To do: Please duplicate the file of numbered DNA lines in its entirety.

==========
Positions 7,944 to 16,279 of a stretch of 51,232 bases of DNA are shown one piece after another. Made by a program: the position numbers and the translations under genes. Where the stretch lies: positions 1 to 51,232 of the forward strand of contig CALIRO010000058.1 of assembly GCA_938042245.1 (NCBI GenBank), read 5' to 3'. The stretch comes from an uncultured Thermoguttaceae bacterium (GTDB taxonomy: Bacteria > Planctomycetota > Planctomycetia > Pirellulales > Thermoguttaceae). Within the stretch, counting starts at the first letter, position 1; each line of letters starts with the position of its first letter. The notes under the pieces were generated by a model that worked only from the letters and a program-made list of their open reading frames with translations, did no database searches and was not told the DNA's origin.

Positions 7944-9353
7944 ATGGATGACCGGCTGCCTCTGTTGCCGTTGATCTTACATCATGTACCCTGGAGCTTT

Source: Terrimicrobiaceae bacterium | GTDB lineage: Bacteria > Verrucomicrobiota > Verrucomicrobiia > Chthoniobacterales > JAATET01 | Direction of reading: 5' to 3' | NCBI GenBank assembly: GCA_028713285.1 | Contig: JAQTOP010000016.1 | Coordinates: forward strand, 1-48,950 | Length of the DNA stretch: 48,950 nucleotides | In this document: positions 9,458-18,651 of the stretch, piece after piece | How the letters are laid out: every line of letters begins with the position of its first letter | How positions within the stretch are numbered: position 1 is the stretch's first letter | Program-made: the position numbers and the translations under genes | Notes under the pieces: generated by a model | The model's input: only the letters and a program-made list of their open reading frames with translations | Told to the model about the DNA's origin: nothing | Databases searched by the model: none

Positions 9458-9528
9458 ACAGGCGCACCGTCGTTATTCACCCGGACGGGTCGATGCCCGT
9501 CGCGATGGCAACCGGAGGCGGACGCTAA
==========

Positions 7,944 to 16,279 of a stretch of 51,232 bases of DNA are shown one piece after another. Made by a program: the position numbers and the translations under genes. Where the stretch lies: positions 1 to 51,232 of the forward strand of contig CALIRO010000058.1 of assembly GCA_938042245.1 (NCBI GenBank), read 5' to 3'. The stretch comes from an uncultured Thermoguttaceae bacterium (GTDB taxonomy: Bacteria > Planctomycetota > Planctomycetia > Pirellulales > Thermoguttaceae). Within the stretch, counting starts at the first letter, position 1; each line of letters starts with the position of its first letter. The notes under the pieces were generated by a model that worked only from the letters and a program-made list of their open reading frames with translations, did no database searches and was not told the DNA's origin.

Positions 7944-9353
7944 ATGGATGACCGGCTGCCTCTGTTGCCGTTGATCTTACATCATGTACCCTGGAGCTTT

Source: Terrimicrobiaceae bacterium | GTDB lineage: Bacteria > Verrucomicrobiota > Verrucomicrobiia > Chthoniobacterales > JAATET01 | Direction of reading: 5' to 3' | NCBI GenBank assembly: GCA_028713285.1 | Contig: JAQTOP010000016.1 | Coordinates: forward strand, 1-48,950 | Length of the DNA stretch: 48,950 nucleotides | In this document: positions 9,458-18,651 of the stretch, piece after piece | How the letters are laid out: every line of letters begins with the position of its first letter | How positions within the stretch are numbered: position 1 is the stretch's first letter | Program-made: the position numbers and the translations under genes | Notes under the pieces: generated by a model | The model's input: only the letters and a program-made list of their open reading frames with translations | Told to the model about the DNA's origin: nothing | Databases searched by the model: none

Positions 9458-9528
9458 ACAGGCGCACCGTCGTTATTCACCCGGACGGGTCGATGCCCGT
9501 CGCGATGGCAACCGGAGGCGGACGCTAA